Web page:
The Dr. William M. Scholl College of Podiatric Medicine at Rosalind Franklin University of Medicine and Science (RFUMS) has developed an intense program within its Center for Lower Extremity Ambulatory Research (CLEAR). Known as the SUMMER RESEARCH FELLOWS PROGRAM FOR PODIATRIC MEDICAL STUDENTS, this initiative addresses the goal of increasing podiatric student participation in clinical and biomedical research. RFUMS has placed a major emphasis on interdisciplinary research and has provided the initiative of multiple research centers within the University. This comprehensive institute is active in a number of clinical, basic and translational studies. This provides an inclusive professional community where students can develop the skills and mentorship required for research success. This initiative extends to not only introduce students to research that would not otherwise be available through their regular course of study and enable podiatric medical students, at the end of the program, to have thorough exposure to the principles underlying the conduct of research. This annual 8 week initiative currently targets twenty podiatric medical students at the end of their first year of academic training.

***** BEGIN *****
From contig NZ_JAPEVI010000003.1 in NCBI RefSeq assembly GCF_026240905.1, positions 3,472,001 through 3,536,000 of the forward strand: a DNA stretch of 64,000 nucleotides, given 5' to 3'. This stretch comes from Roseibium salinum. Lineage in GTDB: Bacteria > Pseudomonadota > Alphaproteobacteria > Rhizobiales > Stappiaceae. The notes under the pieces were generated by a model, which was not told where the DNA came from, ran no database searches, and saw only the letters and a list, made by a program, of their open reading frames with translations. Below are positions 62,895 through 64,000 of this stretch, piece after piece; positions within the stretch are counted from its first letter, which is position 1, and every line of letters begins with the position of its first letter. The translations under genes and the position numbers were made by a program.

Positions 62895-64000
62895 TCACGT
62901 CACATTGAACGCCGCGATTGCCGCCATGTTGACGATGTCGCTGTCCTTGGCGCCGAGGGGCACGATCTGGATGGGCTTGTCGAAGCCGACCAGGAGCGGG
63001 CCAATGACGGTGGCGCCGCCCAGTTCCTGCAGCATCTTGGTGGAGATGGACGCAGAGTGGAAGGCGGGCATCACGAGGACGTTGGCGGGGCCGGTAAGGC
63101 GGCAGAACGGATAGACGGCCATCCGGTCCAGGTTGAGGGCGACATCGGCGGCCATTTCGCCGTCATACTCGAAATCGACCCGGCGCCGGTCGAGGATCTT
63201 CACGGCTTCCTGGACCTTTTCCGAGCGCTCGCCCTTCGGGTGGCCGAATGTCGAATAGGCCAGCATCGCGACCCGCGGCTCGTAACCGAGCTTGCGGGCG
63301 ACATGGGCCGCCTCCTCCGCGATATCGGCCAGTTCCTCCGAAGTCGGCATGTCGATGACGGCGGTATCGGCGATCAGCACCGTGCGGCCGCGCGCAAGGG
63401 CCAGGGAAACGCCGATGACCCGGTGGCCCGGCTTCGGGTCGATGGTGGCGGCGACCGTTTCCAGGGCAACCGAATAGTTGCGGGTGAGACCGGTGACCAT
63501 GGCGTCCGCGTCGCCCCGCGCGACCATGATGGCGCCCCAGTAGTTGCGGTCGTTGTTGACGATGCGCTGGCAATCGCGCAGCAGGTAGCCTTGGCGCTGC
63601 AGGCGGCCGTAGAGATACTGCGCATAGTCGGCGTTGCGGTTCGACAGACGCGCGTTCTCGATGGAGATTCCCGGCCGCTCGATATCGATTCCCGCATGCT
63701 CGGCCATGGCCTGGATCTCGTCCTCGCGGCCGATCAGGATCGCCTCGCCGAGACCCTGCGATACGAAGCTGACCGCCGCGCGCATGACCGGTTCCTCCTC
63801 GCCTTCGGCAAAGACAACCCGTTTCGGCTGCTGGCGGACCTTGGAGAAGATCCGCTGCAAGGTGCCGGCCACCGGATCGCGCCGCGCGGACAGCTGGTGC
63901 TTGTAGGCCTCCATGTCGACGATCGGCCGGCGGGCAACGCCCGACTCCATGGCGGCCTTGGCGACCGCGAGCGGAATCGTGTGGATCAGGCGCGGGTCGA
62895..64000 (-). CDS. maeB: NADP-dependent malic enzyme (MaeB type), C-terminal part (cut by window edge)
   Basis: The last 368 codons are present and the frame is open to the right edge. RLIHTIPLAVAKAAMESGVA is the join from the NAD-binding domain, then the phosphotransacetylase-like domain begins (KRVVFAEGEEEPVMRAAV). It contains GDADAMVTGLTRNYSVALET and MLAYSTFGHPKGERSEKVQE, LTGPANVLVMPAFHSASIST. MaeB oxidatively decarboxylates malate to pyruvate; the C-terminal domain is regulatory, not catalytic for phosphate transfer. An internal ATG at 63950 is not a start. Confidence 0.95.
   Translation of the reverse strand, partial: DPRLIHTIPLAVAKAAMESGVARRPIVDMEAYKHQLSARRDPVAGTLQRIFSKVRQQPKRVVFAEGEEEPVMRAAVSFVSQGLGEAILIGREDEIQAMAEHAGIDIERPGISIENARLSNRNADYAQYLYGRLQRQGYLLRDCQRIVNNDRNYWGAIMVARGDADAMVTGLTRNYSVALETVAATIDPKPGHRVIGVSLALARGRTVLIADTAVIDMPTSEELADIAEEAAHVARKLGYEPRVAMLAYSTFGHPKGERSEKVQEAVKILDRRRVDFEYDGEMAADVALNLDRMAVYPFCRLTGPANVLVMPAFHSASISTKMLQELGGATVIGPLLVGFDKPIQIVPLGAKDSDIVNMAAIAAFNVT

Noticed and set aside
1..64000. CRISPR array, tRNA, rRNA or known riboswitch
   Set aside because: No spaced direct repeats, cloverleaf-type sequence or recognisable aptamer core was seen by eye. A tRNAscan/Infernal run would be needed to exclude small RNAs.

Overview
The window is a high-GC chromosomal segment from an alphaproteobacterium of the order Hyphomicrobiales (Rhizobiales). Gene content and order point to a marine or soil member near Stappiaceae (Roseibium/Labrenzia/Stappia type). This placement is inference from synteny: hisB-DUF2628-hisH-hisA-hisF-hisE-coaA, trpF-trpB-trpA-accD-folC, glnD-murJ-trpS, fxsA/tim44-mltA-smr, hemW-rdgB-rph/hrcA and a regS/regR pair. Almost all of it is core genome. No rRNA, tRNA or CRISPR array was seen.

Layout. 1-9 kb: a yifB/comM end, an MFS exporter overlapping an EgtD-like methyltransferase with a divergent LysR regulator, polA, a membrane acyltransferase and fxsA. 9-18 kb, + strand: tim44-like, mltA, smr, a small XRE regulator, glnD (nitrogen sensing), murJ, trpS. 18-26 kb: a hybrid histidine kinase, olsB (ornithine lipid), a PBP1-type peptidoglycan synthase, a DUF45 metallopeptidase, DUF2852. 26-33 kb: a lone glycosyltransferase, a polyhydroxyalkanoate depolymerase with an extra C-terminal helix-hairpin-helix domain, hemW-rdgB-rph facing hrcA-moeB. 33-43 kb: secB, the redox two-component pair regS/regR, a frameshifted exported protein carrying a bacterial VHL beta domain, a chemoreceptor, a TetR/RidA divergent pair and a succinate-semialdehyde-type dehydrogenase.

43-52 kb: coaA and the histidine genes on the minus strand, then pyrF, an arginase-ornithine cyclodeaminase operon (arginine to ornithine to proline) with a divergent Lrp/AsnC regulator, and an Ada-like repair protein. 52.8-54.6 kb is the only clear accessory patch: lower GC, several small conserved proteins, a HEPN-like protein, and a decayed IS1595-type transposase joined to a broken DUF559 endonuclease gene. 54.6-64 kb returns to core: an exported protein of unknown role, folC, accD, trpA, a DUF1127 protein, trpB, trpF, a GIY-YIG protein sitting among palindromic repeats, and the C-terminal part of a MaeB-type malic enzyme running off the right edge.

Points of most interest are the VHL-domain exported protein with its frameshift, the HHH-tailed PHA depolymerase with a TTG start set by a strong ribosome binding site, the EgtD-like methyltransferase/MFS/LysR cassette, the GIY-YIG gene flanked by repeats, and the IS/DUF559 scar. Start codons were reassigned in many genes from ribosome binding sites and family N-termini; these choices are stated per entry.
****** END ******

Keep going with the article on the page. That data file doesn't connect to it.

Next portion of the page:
Foot ulceration is one of the most common complications associated with diabetes and often plays a central role in the causal pathway to lower extremity amputation. Podiatric physicians play a central role in any interdisciplinary approach toward amputation prevention. As it is a relatively young discipline, podiatry has not developed institutionalized research in most of its institutions. There is a national challenge to meet the increasing need for enhanced research training opportunities for podiatric medical students interested in careers in biomedical and clinical research in the field of diabetes. Podiatric medical students are traditionally under-represented in research careers but provide a large pool of available talent that can be recruited in both clinical and biomedical science research. This is especially true in the field of diabetes. Podiatric medical students'access to biomedical and clinical research is often restricted by inadequate exposure to opportunities and role models.
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